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@bloya89 Thanks for the tip, I’ll check out the podcast.

Also. Your FTP could be “correct” (in that it actually is a good approximation of your MLSS), your training load overall could be okay, and it’s still not unusual for people to struggle with these workouts.

This is because all of these plans are subject to basic assumptions about what your physiology is like and what you’ll respond to, and just like estimating max hr by doing 220-age, what works "on average’ may not work for you.

E.g., max aerobic power vs. FTP in the plans is pegged at 120%, IIRC. Yours may not be that (it could be lower). FTP could be right but with all training zones pegged based off % FTP, your Vo2max days would be too hard. Or maybe your MAP is actually 120% or higher, but you don’t yet have the endurance at that intensity to do the full workout.

This is the idea behind the TrainingPeaks WKO power duration curve, the Sufferfest 4DP, and things that runners have known for literally decades: that everyone has a 400m, 800m, 1600m, 3200m, 10k, marathon, etc., pace, and the relationship between them is NOT the same for every runner.

if you really want to find out what’s driving these, do a max five minute effort (indoors on the trainer). Really as hard as you can. This will approximate your MAP.

Then, once you’ve recovered, over the next few days, do some of the threshold workouts using your FTP and see how they feel. You can usually tell if your FTP is low, too high or just right by doing a long threshold workout as a benchmark. It should feel challenging but completable (without any seed of doubt moments). This will give you a handle whether it’s your FTP that’s off or whether it’s something else.

Then compare the two (MAP vs. FTP), see if they actually are 120% or something lower.


Also a triathlete here, i’m on the last hard workout of sustained power low volume (mountgoode +3, 20min in (8min into first interval) and I’ve had to pull the plug, I’m now spinning it off with Andrews (90min aerobic) but if I’m honest I’m struggling even with this, I came on TR forum looking for motivation an stumbled accross this post, I find comfort knowing its not just me that’s suffering with this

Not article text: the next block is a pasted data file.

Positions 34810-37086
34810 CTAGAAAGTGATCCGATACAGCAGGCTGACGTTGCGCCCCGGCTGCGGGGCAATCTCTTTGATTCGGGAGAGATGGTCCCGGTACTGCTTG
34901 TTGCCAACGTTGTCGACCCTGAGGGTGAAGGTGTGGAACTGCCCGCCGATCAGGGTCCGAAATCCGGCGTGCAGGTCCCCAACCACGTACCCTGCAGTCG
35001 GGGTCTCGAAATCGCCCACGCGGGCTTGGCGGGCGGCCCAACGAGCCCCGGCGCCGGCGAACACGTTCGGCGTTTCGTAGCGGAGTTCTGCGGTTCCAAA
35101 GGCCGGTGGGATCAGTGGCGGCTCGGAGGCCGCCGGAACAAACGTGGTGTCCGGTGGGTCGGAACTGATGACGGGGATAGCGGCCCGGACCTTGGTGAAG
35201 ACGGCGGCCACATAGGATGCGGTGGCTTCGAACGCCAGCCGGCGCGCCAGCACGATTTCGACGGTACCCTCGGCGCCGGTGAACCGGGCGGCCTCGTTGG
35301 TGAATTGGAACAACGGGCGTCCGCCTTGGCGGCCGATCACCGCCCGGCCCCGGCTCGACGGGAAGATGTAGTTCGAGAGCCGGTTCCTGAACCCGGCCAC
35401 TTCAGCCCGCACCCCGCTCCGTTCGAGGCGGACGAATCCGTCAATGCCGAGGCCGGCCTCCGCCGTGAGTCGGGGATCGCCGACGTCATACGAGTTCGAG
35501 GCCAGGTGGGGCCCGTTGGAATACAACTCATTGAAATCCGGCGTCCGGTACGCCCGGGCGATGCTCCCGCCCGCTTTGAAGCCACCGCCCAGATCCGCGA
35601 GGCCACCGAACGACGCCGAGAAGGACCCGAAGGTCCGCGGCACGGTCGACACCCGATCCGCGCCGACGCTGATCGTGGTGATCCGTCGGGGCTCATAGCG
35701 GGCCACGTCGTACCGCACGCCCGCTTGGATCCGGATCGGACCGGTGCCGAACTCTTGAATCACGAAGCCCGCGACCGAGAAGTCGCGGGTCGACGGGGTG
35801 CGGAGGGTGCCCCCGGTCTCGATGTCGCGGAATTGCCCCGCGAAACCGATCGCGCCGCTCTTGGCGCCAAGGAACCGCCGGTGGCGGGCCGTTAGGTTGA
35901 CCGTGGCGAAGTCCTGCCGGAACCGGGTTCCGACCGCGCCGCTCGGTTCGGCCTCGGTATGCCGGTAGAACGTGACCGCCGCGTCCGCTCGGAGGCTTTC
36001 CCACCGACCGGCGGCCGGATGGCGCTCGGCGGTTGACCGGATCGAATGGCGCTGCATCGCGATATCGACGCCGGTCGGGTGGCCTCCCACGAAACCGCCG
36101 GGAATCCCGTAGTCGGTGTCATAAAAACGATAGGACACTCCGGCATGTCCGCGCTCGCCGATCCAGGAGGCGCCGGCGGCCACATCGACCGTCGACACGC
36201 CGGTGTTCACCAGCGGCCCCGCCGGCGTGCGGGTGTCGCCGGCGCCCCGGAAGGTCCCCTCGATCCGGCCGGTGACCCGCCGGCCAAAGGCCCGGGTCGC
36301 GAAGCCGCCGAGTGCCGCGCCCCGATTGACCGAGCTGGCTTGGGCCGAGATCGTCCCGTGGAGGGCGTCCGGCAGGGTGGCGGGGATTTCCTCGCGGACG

No shame in that @JonoB. We’ve all been there. Whether it’s an off day or you’ve found your limits for that day/week/cycle, these workouts are tough. Especially in sustained power build you are supposed to be teetering on the edge of your longer duration power abilities. Failing a workout isn’t necessarily a bad thing. Even the TR crew fail workouts (and they’ll be the first to admit it). It’s bound to happen if you’re truly pushing yourself to new heights. Don’t get down about.

I’m a triathlete as well and took the winter to focus on my sweet spot/threshold. Completed SSB1 And 2 then Sustained Power. It was tough but I’m so glad I stuck with it. Improved a lot. Keep pushing and good luck!

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You are not alone. If you aren’t used to VO2/anaerobic work you might find that very difficult and require extra recovery, I sure did. And, for me, a FTP bump requires a little time for my perceived exertion meter to recalibrate to my new zones. And SPB is hard. You also might be more inclined towards longer threshold and over/under efforts vs anaerobic / VO2 and benefit from dialing back the intensity of VO2 intervals.

I got through the first half of SPB okay. The second half has much longer VO2 intervals and I had to shuffle my schedule to get more recovery in. Also, for the 2.5-3 min intervals I had to dial them back to 95-96% to make them actually repeatable. If your FTP is a significant percentage of your VO2 power, doing intervals at 120% might not be repeatable. It is not for me.